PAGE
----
Tuesday, September 8, 2009
The New York AG's office is not buying Bank of America's defense of reliance on counsel without disclosure of the attorneys' advice. In a letter posted on its website today to BofA's outside counsel, the office stated:
We are at the stage in our investigation in which we are making charging decisions with respect to Bank of America and its executives. However, Bank of America's indiscriminate invocation of the attorney-client privilege is hindering this Office's ability to make fair and fully informed decisions as to what charges, if any, to bring and whether individual Bank of America officers should be charged. We cannot simply accept Bank of America's officers' naked assertions that they sought and relied on advice of counsel in good faith, and that, therefore, they should not be charged. Accordingly, we request that Bank of America reconsider its decision to prevent this Office from adequately probing these crucial Issues.
The letter goes on to state that there are at least four instances in the fourth quarter of 2008 where the bank and its senior officers failed to disclose material non-public information to its shareholders. It goes on to describe "how Bank of America is improperly using the attorneyclient privilege as both a sword and a shield in defending each of its failures to disclose material information to its shareholders."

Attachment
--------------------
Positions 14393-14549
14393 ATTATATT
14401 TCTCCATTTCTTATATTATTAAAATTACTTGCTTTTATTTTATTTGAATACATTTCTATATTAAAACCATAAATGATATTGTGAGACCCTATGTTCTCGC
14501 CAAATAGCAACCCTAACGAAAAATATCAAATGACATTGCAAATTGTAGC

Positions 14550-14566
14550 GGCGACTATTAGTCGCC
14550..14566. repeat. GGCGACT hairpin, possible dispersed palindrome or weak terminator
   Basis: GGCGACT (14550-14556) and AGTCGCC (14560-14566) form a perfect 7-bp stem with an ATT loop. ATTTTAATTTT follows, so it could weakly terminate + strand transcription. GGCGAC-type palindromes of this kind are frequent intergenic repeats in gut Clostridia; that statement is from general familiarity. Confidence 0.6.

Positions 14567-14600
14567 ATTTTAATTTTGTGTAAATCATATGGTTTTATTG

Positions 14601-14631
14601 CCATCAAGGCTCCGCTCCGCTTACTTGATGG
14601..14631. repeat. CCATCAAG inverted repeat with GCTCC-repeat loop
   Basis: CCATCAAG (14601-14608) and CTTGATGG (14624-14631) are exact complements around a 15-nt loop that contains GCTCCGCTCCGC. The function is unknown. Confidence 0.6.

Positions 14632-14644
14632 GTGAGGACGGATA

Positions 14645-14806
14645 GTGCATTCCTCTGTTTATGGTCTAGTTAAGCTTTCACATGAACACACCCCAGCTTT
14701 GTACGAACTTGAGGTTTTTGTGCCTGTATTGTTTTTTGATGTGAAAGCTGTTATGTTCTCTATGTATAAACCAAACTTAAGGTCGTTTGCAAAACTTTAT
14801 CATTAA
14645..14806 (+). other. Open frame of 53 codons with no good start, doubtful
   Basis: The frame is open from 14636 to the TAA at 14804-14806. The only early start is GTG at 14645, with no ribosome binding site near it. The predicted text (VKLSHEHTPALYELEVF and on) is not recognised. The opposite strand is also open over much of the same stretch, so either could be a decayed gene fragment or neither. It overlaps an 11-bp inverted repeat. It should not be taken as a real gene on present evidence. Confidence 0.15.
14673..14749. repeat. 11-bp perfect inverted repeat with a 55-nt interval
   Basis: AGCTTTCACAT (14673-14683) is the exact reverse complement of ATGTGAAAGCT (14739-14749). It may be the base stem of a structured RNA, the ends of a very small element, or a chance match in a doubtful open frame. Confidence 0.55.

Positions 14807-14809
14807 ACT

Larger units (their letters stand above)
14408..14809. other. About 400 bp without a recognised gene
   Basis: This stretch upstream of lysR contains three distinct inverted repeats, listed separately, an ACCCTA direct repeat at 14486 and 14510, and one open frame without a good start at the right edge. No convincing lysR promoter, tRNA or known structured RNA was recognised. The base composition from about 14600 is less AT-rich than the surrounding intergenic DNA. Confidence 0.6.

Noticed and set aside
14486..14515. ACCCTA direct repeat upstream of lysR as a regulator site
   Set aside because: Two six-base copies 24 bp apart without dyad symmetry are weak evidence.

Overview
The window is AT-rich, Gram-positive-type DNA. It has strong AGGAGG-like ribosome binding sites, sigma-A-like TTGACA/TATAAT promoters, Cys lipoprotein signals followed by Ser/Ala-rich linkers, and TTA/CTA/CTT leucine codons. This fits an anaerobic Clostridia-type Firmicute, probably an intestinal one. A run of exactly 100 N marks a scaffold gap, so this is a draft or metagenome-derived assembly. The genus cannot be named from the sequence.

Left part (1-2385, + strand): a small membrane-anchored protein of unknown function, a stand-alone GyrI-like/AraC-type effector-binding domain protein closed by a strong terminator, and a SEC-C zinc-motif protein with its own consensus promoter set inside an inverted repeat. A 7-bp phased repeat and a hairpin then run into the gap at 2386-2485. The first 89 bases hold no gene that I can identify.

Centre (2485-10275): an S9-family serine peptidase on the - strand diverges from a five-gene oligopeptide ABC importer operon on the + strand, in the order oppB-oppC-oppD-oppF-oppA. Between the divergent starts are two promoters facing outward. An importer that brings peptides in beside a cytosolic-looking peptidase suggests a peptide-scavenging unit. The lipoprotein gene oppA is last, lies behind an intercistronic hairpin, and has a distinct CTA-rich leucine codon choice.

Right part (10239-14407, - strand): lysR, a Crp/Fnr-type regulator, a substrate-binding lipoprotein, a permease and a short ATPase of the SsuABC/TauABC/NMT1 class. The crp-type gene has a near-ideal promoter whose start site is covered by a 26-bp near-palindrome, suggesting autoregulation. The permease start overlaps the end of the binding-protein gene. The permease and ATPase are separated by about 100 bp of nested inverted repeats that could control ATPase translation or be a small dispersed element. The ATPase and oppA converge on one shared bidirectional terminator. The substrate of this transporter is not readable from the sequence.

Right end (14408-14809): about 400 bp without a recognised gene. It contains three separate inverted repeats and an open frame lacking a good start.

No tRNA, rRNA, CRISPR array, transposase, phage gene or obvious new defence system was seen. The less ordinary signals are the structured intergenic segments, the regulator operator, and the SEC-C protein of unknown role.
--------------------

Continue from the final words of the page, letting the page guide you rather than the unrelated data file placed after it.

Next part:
Finally, it concludes:
The law is clear that Bank of America and its officers cannot assert an advice of counsel defense for their decisions, and at the same time persist in refusing to disclose the substance of the conversations with counsel. Accordingly, we request that Bank of America reconsider its decision to prevent this Office from adequately probing these crucial issues. We provide you with this final opportunity to reconsider. Otherwise, we will proceed with our charging decisions without giving credit to the advice ofcounsel defenses that Bank ofAmerica has not permitted us to test.